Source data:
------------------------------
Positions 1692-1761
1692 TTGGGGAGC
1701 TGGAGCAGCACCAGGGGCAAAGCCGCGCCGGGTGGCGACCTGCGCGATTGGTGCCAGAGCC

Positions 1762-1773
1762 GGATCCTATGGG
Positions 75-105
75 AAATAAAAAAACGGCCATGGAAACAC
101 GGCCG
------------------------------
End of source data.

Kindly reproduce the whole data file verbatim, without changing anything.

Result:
Positions 1692-1761
1692 TTGGGGAGC
1701 TGGAGCAGCACCAGGGGCAAAGCCGCGCCGGGTGGCGACCTGCGCGATTGGTGCCAGAGCC

Positions 1762-1773
1762 GGATCCTATGGG
Positions 75-105
75 AAATAAAAAAACGGCCATGGAAACAC
101 GGCCG